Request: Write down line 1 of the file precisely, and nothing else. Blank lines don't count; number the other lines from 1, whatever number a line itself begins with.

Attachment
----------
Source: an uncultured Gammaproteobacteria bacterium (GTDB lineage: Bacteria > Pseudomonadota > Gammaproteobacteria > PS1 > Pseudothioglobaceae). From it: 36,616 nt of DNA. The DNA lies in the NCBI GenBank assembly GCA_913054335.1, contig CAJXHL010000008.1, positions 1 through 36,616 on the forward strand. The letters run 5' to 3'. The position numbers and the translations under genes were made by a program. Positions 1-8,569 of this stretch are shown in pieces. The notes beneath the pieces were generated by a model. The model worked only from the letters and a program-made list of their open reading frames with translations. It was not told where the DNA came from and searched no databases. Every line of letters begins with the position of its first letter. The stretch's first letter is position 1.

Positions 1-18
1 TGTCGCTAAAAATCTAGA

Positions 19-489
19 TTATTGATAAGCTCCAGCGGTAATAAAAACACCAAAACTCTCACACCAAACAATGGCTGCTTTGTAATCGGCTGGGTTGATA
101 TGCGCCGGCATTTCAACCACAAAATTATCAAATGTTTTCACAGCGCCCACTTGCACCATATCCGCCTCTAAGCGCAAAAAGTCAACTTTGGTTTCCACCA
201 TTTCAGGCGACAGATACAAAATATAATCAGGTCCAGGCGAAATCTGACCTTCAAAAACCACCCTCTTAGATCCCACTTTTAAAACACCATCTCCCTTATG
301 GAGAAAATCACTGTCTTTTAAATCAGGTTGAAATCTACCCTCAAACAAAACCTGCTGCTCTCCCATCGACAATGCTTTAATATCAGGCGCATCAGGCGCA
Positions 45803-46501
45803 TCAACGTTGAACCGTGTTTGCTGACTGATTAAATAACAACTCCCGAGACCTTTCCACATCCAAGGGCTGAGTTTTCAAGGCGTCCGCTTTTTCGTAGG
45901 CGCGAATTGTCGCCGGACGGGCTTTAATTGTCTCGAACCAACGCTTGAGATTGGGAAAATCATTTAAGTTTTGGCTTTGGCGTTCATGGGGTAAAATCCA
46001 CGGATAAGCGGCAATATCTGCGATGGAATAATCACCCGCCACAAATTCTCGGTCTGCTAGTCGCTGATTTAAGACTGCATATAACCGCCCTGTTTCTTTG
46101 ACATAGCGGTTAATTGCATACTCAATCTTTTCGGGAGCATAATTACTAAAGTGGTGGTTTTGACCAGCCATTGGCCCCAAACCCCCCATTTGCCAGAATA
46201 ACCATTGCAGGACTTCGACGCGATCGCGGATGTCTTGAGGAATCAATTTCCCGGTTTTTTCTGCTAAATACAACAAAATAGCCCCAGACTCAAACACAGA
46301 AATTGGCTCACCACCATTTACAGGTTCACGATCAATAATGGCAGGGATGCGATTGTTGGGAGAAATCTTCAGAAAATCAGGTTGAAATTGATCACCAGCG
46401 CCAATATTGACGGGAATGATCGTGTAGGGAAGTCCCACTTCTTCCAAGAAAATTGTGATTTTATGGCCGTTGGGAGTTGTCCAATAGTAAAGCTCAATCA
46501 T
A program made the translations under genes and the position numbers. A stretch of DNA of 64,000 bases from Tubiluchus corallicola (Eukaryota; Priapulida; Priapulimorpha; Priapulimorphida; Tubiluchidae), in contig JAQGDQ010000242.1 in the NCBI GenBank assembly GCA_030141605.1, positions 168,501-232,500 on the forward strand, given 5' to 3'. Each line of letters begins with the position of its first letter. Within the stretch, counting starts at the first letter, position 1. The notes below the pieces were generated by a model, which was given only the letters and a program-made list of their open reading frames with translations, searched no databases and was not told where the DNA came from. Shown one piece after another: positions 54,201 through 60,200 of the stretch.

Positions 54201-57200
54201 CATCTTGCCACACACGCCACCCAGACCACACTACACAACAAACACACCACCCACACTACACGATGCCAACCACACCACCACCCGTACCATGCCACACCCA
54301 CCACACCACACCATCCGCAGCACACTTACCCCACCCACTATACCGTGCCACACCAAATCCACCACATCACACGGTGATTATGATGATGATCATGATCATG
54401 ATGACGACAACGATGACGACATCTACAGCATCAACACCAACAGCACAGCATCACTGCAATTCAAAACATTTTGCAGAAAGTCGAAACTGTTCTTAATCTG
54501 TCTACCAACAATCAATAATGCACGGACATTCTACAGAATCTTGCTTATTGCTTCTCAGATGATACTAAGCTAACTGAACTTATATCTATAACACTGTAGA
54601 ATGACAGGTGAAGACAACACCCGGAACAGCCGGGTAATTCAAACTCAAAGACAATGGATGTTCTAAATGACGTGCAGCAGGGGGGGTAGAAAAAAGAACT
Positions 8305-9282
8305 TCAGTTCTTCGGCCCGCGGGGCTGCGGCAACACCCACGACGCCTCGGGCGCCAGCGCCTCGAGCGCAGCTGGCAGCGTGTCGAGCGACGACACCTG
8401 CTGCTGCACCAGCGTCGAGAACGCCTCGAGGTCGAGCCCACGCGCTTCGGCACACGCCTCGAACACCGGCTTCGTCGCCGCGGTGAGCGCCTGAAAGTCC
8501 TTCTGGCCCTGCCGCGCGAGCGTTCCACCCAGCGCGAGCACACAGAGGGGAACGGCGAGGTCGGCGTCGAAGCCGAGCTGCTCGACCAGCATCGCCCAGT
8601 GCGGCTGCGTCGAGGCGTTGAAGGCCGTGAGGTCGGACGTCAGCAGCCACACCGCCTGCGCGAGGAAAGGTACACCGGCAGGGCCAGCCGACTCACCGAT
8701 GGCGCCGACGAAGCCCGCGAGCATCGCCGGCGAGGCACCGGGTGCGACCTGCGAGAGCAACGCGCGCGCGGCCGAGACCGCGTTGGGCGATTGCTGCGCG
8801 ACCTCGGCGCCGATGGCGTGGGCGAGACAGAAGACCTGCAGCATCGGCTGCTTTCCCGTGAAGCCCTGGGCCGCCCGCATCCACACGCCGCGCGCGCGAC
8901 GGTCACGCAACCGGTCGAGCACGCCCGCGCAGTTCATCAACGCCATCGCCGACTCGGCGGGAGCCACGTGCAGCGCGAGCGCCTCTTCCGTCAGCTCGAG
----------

Source: an uncultured Gammaproteobacteria bacterium (GTDB lineage: Bacteria > Pseudomonadota > Gammaproteobacteria > PS1 > Pseudothioglobaceae). From it: 36,616 nt of DNA. The DNA lies in the NCBI GenBank assembly GCA_913054335.1, contig CAJXHL010000008.1, positions 1 through 36,616 on the forward strand. The letters run 5' to 3'. The position numbers and the translations under genes were made by a program. Positions 1-8,569 of this stretch are shown in pieces. The notes beneath the pieces were generated by a model. The model worked only from the letters and a program-made list of their open reading frames with translations. It was not told where the DNA came from and searched no databases. Every line of letters begins with the position of its first letter. The stretch's first letter is position 1.